2. ^ However, the model was more influenced by Neo-Lamarckian thought that was currency in late 19th-century United States. Darwin's ideas were a lesser influence. As such the model cycle of erosion employs concept of "evolution" rather than "change" implying a predictable direction of landscape and landform change. It is thought that Davis received some Neo-Lamarckian influence from his tutor Nathaniel Shaler. Other influences included the biological theories of orthogenesis and recapitulation both of which are linked to Neo-Lamarckianism.[11]


  1. ^ a b c d e f Lidmar-Bergström, Karna. "erosionscykel". Nationalencyklopedin (in Swedish). Cydonia Development. Retrieved June 22, 2016. 
  2. ^ a b Davis, William M. (1899). "The Geographical Cycle". The Geographical Journal. 14 (5): 481–504. 
  3. ^ Chorley et al. 2005, pp. 737–738, 790
  4. ^ a b c d e f g h i j Goudie, A.S. (2004). "Cycle of erosion". In Goudie, A.S. Encyclopedia of Geomorphology. pp. 223–224. 
  5. ^ a b Summerfield, Michael A. (1991). "Exogenic processes and landforms". Global Geomorphology: An introduction to the study of landforms. Pearson Education. pp. 184–185. ISBN 0-582-30156-4.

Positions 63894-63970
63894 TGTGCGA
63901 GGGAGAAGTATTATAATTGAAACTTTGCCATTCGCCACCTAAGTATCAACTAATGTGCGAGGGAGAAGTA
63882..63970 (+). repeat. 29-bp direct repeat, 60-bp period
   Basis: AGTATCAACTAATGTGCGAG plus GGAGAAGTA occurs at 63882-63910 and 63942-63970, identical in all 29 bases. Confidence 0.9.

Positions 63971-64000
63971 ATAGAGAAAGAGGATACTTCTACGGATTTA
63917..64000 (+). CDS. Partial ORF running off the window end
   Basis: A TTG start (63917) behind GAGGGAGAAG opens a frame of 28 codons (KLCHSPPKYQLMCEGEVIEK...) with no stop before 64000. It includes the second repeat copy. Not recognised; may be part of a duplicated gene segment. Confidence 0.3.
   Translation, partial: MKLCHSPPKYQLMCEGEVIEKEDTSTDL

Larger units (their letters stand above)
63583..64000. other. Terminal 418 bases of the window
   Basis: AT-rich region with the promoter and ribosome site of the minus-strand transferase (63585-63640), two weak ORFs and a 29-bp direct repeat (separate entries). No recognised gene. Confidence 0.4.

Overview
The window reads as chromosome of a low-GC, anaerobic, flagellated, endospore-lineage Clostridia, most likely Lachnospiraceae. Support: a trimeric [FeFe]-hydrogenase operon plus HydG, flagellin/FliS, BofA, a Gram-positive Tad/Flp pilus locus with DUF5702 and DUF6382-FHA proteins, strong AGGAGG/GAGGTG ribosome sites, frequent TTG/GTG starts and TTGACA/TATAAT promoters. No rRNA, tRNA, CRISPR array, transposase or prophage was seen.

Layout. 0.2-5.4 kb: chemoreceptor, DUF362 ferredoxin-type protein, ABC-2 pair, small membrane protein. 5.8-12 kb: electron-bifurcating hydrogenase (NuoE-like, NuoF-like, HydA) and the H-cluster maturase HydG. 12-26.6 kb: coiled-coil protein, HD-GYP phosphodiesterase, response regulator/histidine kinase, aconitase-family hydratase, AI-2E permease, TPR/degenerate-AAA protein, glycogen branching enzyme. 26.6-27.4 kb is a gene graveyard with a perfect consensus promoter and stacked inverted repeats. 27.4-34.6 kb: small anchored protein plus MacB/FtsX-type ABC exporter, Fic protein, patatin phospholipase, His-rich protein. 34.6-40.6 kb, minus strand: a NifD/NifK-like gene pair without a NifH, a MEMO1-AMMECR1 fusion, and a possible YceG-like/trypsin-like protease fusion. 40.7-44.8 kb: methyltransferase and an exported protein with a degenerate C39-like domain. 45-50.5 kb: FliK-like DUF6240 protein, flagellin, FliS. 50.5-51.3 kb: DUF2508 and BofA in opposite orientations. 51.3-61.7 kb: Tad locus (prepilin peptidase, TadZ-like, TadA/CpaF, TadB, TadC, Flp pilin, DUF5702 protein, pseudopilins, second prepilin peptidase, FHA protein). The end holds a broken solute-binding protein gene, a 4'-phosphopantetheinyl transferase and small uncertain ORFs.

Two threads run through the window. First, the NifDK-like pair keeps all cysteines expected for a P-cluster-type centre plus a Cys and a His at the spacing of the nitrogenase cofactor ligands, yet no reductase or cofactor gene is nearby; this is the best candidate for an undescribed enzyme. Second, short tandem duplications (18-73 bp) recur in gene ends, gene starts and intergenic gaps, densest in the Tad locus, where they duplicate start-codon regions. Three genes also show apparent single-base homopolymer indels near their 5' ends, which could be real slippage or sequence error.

6. ^ Twidale, C.R. (1992), "King of the plains: Lester King's contributions to geomorphology", Geomorphology, 5: 491–509 
  7. ^ Davis, W.M. (1905). "The Geographical Cycle in an Arid Climate". The Journal of Geology. 13 (5): 381–407. 
  8. ^ Johnson, 199–228
  9. ^ French, Hugh M. (2007). The Periglacial Environment (3rd ed.). John Wiley & Sons Ltd. pp. 245–246. ISBN 978-0-470-86588-0. 
  10. ^ a b c d e Flemal, Ronald C. (1971). "The Attack on the Davisian System Of Geomorphology: A Synopsis": 3–13. 
  11. ^ Inkpen, Rob; Collier, Peter (2007). "Neo-Lamarckianism and the Davisian cycle of erosion". Géomorphologie. 13 (2): 113–124. 
  12. ^ Chorley et al. 2005, p. 572
  13. ^ Ollier, Cliff (2014). "Some Principles in the Study of Plantion Surfaces". In Rabassa, Jorge; Ollier, Cliff. Gondwana Landscapes in southern South America. Springer. pp. 47–48. 
  14. ^ a b Ollier, Cliff (1995). "Classics in physical geography revisited". Progress in Physical Geography. 19 (3): 371–377. 
  15. ^ a b c Slaymaker, Olav (2004). "Geomorphic evolution". In Goudie, A.S. Encyclopedia of Geomorphology. pp. 420–422. 
  16. ^ Roy, Andre. Contemporary Meanings in Physical Geography: From What to Why?. p. 5. 
  17. ^ Jones, David K.C. (2004). "Denudation chronology". In Goudie, A.S. Encyclopedia of Geomorphology. pp. 244–248. 


  • Don J. Easterbrook (1999), Surface Processes and Landforms; Second Edition; Chapter Six
  • Chorley, Richard J.; Beckinsale, Robert P.; Dunn, Antony J. (2005) [1973]. "Chapter Twenty-Two". The History of the Study of Landforms. Volume Two. Taylor & Francis e-Library. 
  • Johnson, Douglas Wilson (1919). Shore Processes and Shoreline Development. New York: John Wiley & Sons.